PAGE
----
How to Avoid Slicing or Drawing a Golf Ball
Golf is a sport that requires precise control and a steady hand. One of the most frustrating shots for any golfer is when the ball slices or draws off course. Slicing is when the ball curves dramatically to the right (for a right-handed golfer), while drawing is when it curves to the left. Both can lead to lost shots and a higher score on the course. In this article, we’ll look at some of the common causes of slicing and drawing, and offer some tips on how to avoid these mistakes.
Common Causes of Slicing and Drawing
There are several factors that can cause a golf ball to slice or draw. Here are a few of the most common:
- Grip: The way you grip the club can have a big impact on the ball’s flight. If your grip is too weak (i.e. not enough pressure on the club), you may slice the ball. On the other hand, if your grip is too strong (i.e. too much pressure), you may draw the ball.
- Stance: The way you position your feet and body can also affect the ball’s flight. If your feet are too far apart, you may slice the ball. If they are too close together, you may draw it.
- Swing: Your swing path and clubface angle can also cause slicing or drawing. If your swing path is too steep or your clubface is open (pointing to the right of the target for a right-handed golfer), you may slice the ball. If your swing path is too shallow or your clubface is closed (pointing to the left of the target), you may draw it.
Tips for Avoiding Slicing and Drawing
Now that we’ve looked at some of the common causes of slicing and drawing, let’s take a look at some tips for avoiding these mistakes:
- Work on your grip: A proper grip is essential for good ball control. To achieve a neutral grip (i.e. one that doesn’t cause slicing or drawing), place the club in your fingers rather than your palms, and apply equal pressure with both hands.
- Check your stance: Make sure your feet are shoulder-width apart and your weight is evenly distributed. Avoid standing too close to the ball, which can cause you to slice it, or too far away, which can cause you to draw it.
- Practice your swing: Your swing path and clubface angle play a big role in the ball’s flight. To avoid slicing, make sure your swing is not too steep and your clubface is not too open. To avoid drawing, make sure your swing is not too shallow and your clubface is not too closed.
- Use the right club: Choosing the right club for the shot can also help you avoid slicing or drawing. If you tend to slice, try using a club with more loft (such as a hybrid or a high-lofted iron). If you tend to draw, try using a club with less loft (such as a low-lofted iron or a fairway wood).
Slicing and drawing are common mistakes that can affect any golfer. By understanding the causes and implementing the tips above, you can improve your ball control and lower your scores on the course. Practice and patience are key, so don’t get discouraged if you don’t see immediate results. With time and dedication, you can master the art of hitting straight shots.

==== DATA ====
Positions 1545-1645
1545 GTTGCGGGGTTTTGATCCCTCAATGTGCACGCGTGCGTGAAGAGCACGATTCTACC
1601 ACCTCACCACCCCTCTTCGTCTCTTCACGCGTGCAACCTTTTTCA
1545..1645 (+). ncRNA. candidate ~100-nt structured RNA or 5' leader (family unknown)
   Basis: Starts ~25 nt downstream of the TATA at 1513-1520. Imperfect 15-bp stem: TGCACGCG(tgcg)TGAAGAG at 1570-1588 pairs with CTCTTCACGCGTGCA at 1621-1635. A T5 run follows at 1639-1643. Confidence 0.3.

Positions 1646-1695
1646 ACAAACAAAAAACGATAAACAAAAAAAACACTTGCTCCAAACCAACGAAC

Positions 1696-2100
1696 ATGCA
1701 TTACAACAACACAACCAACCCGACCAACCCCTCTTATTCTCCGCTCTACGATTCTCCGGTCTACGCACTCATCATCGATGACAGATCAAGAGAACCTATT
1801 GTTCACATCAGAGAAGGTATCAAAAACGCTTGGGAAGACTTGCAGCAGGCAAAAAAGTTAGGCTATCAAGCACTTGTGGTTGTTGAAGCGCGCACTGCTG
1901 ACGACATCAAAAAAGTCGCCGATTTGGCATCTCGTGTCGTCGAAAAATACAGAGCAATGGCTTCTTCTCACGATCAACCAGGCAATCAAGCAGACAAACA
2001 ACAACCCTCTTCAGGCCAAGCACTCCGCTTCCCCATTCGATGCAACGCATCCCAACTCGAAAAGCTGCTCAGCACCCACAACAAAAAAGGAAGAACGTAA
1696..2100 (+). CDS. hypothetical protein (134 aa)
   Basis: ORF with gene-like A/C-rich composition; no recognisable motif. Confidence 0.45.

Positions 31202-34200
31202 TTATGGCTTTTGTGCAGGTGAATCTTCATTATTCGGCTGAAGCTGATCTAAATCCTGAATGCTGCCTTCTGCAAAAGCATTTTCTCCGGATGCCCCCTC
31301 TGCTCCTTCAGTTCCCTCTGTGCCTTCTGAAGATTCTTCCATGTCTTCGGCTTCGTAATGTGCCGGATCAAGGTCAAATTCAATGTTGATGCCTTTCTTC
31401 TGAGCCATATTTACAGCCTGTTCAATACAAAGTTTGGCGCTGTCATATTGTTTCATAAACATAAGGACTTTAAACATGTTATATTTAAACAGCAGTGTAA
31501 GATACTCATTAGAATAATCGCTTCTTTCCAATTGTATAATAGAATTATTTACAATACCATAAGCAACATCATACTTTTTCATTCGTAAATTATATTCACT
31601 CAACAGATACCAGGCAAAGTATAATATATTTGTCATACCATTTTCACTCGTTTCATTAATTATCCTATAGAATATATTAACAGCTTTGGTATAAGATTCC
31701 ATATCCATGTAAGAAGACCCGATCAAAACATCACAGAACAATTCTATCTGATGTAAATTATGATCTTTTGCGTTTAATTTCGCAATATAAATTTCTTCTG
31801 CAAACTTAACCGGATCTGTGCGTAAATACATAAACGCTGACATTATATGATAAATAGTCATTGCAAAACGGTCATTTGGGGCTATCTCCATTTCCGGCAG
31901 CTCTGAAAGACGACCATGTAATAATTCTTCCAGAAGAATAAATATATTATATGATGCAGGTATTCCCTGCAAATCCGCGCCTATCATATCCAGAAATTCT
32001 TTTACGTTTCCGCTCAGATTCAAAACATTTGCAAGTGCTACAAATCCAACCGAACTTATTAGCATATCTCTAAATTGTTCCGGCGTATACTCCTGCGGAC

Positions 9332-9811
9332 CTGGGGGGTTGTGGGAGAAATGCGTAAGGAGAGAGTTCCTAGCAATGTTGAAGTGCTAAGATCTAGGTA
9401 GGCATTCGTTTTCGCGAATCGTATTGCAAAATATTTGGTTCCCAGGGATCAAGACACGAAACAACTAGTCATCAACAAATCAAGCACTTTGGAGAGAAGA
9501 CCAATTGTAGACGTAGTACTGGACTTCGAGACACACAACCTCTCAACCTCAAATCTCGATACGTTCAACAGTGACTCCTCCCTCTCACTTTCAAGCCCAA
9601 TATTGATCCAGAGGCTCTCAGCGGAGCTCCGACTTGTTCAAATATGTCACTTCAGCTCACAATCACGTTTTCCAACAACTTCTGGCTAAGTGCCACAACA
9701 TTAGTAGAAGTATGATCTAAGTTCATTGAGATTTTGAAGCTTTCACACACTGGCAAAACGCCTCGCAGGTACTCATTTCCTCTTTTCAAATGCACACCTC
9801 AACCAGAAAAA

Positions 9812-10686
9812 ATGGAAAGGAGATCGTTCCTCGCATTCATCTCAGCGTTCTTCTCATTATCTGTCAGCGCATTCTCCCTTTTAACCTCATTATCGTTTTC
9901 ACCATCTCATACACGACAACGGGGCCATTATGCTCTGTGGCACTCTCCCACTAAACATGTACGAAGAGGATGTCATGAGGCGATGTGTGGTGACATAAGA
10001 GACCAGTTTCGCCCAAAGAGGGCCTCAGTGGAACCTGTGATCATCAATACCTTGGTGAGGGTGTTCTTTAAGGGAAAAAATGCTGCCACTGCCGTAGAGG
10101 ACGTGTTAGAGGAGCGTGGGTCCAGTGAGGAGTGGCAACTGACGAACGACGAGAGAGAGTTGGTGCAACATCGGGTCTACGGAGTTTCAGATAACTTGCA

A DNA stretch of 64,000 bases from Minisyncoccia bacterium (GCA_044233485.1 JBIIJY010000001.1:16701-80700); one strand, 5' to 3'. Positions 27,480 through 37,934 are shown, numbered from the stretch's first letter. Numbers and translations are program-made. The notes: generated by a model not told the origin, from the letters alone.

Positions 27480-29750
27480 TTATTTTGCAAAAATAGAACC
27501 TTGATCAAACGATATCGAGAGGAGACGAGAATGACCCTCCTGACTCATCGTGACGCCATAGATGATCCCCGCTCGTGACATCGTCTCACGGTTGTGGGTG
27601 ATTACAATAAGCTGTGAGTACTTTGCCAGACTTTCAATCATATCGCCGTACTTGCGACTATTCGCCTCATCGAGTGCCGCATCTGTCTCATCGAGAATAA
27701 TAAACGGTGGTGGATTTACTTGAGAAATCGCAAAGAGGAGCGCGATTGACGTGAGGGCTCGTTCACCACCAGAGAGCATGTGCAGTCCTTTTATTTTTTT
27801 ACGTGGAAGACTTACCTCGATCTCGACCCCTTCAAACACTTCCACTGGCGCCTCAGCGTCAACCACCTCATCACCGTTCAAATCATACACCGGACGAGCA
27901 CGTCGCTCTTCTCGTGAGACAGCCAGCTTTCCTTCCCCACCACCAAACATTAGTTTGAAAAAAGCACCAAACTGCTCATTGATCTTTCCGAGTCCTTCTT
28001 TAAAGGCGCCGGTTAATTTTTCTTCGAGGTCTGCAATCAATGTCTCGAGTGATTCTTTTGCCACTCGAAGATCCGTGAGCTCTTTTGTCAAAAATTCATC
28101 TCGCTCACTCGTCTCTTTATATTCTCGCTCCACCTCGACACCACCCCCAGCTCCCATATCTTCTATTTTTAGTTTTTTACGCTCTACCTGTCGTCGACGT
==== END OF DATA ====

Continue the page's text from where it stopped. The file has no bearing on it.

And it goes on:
4 Reasons Why You Slice The Ball
If you often hit a slice there will be 4 reasons why you do this.
The first reason will be because you setup to slice the ball. Most probably you have a weak grip, you have the ball positioned too far forward in your stance and you are aimed to the left.
Poor setup would be the number 1 reason why golfers slice the ball!
Almost all golfers who suffer with a slice problem try to fix it by changing their swing. But what they don’t understand is that their swing is largely determined by how they setup. So they can try swing changes all they want, but without changing the setup they are just putting a band-aid on the problem. And you know what happens to band-aids after a while…. they fall off!
The next biggest reason why golfers slice the ball is that they swing from out to in. This causes the ball to start to the left of the target.
Look, if you want to fix your slice then you have to force yourself to start the ball to the right of the target. There are simple ways that you can do this like I teach in this system, but it really comes down to you biting the bullet and accepting some bad shots for a while until you can start the ball consistently to the right of the target.
The next big reason why golfers suffer from a slice problem is that they contact the ball with an open clubface.
The fact is… if you contact the ball with an open clubface and an out-to-in clubhead path, the only thing that can happen is the ball will start to the left of your target and then slice.
This naturally costs you a lot of distance and accuracy.
So to fix this you need to work on approaching the ball from the inside and then contacting the ball with a slightly closed clubface. It’s really not that tough…. when you know how to do it.
The final reason why golfers suffer from a slice problem is that the equipment they’re using promotes a slice. And the main culprit of this is the club shaft. Most amateur golfers have a club shaft that is too stiff. It’s important that you get fitted with golf clubs, rather than buying clubs off the shelf.
Now the order that I recommend golfers work through in this system when fixing a slice is to start at the setup…then work on the swing. And the best way to work on the swing is not to try to get into positions, but rather to use drills. But you need specific drills in a certain order to fix your slice. Otherwise, you’ll find that you think you have fixed your slice, when in fact you haven’t.
But whether you get a proven system like this to fix your slice, or you go it alone….you must go through this process to fix it:
1. Setup to the ball to encourage a draw/hook.
2. Swing from the inside.
3. Contact the ball with a slightly closed clubface.
4. Have equipment that encourages a draw ball flight.
For a complete, proven step-by-step system to help you hit consistent draws in just 17 days go here: